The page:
Searching over 5,500,000 cases.


searching
Buy This Entire Record For $7.95

Download the entire decision to receive the complete text, official citation,
docket number, dissents and concurrences, and footnotes for this case.

Learn more about what you receive with purchase of this case.

Welker v. Commissioner of Social Security

March 29, 2010

KIMBERLY WELKER, PLAINTIFF,
v.
COMMISSIONER OF SOCIAL SECURITY, DEFENDANT.



The opinion of the court was delivered by: Hon. Avern Cohn

MEMORANDUM AND ORDER ADOPTING MAGISTRATE JUDGE'S REPORT AND RECOMMENDATION, GRANTING DEFENDANT'S MOTION FOR SUMMARY JUDGMENT AND AND DENYING PLAINTIFF'S MOTION FOR SUMMARY JUDGMENT

I. Introduction

This is a Social Security case. Plaintiff Kimberly Welker ("Welker") appeals from the final decision of the Commissioner of Social Security ("Commissioner") denying her application for Social Security benefits. Welker claims to have been disabled since June 26, 2004 due to carpal tunnel syndrome, thoracic nerve palsy, herniated disc, canal stenosis, sciatica, depression, and post-traumatic stress. Her insured status ended on June 30, 2006.

The parties filed cross motions for summary judgment. The motions were referred to a Magistrate Judge (MJ) for a report and recommendation (MJRR). The MJ recommends that Welker's motion for summary judgment be denied and that the Commissioner's motion for summary judgment be granted. Welker filed timely objections to the MJRR.

Ordinarily the Court would schedule this matter for hearing. Upon review of the parties' papers, however, the Court finds that oral argument is not necessary. See E.D. Mich. LR 7.1(e)(2). For the reasons that follow, the Court will adopt the MJRR. The Commissioner's motion will be granted. Welker's motion will be denied. The case will be dismissed.

II. Background

A.

The MJRR sets forth the facts, which are not repeated here.

Welker filed a disability claim on June 8, 2005 alleging a June 26, 2004 onset of disability. Welker says that she is disabled due to carpal tunnel syndrome, thoracic nerve palsy, herniated disc, canal stenosis, sciatica, depression, and post-traumatic stress. This is her fourth application for disability benefits. Welker's insured status expired on June 30, 2006. Therefore the relevant time period for the Court's review is July 26, 2004 through June 30, 2006.

A hearing was held before an Administrative Law Judge (ALJ) on March 17, 2008. The ALJ issued a decision denying benefits on May 13, 2008. Review was denied by the Appeals Council on September 19, 2008.

B.

Welker then brought this action for judicial review, arguing that the ALJ (1) improperly discounted the opinions of her treating physicians and (2) improperly evaluated the restrictions identified by her treating psychiatrist. The MJ rejected Welker's arguments. The MJ found that the ALJ gave sufficient weight to the opinions of Welker's treating physicians and appropriately discounted evidence that was obtained after the expiration of her insured status. The MJ also found that the ALJ incorporated the opinions of Welker's treating psychologist and accounted for the mental limitations that were identified. The MJ determined that the ALJ's decision was supported by substantial evidence and recommended that Welker's motion for summary judgment be denied and that the Commissioner's motion for summary judgment be granted.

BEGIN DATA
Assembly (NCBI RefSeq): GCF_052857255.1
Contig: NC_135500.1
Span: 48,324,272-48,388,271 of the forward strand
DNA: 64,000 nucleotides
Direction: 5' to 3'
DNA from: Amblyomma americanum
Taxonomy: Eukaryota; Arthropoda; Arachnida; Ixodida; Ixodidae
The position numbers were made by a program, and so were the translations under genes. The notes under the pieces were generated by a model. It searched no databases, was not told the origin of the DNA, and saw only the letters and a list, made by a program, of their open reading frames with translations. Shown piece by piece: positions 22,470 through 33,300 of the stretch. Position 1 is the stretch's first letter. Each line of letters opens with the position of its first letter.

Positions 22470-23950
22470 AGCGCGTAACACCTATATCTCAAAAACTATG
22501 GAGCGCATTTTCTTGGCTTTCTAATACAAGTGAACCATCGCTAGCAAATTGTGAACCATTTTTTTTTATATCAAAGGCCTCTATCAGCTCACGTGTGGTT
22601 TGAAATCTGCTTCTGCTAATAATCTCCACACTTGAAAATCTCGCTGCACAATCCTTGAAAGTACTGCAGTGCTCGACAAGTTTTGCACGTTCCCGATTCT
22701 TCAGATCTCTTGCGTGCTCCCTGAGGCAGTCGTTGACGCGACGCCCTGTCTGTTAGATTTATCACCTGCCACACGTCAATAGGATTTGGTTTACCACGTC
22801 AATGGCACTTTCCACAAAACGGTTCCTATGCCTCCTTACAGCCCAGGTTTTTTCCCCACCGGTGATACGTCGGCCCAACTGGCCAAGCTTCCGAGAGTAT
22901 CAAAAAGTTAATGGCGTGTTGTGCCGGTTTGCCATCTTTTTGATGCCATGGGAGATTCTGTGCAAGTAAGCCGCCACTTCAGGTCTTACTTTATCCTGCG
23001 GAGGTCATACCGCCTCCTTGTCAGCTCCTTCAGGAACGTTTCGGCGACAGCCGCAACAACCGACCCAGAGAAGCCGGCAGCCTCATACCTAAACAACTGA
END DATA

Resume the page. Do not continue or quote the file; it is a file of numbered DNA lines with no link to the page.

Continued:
III. Standard of Review

Judicial review of a denial of a social security benefits application is limited to determining whether "the Commissioner has failed to apply the correct legal standards or has made findings of fact unsupported by substantial evidence in the record." Walters v. Commissioner of Social Security., 127 F.3d 525, 528 (6th Cir. 1997). A reviewing court may not resolve conflicts in the evidence or decide questions of credibility. Brainard v. Secretary of Health and Human Services, 889 F.2d 679, 681 (6th Cir. 1989). "Substantial evidence is more than a scintilla of evidence but less than a preponderance and is such relevant evidence as a reasonable mind might accept as adequate to support a conclusion." Consolidated Edison Co. v. NLRB, 305 U.S. 197 (1938). The substantiality of the evidence must be based upon the record taken as a whole. Futernick v. Richardson, 484 F.2d 647, 649 (6th Cir. 1973). "[T]he decision of an ALJ is not subject to reversal, even if there is substantial evidence in the record that would have supported the opposite conclusion, so long as substantial evidence supports the conclusion reached by the ALJ." Casey v. Secretary of Health and Human Services, 987 F.2d 1230, 1235 (6th Cir. 1993). The substantial evidence standard "presupposes that there is a zone of choice within which the ...


Buy This Entire Record For $7.95

Download the entire decision to receive the complete text, official citation,
docket number, dissents and concurrences, and footnotes for this case.

Learn more about what you receive with purchase of this case.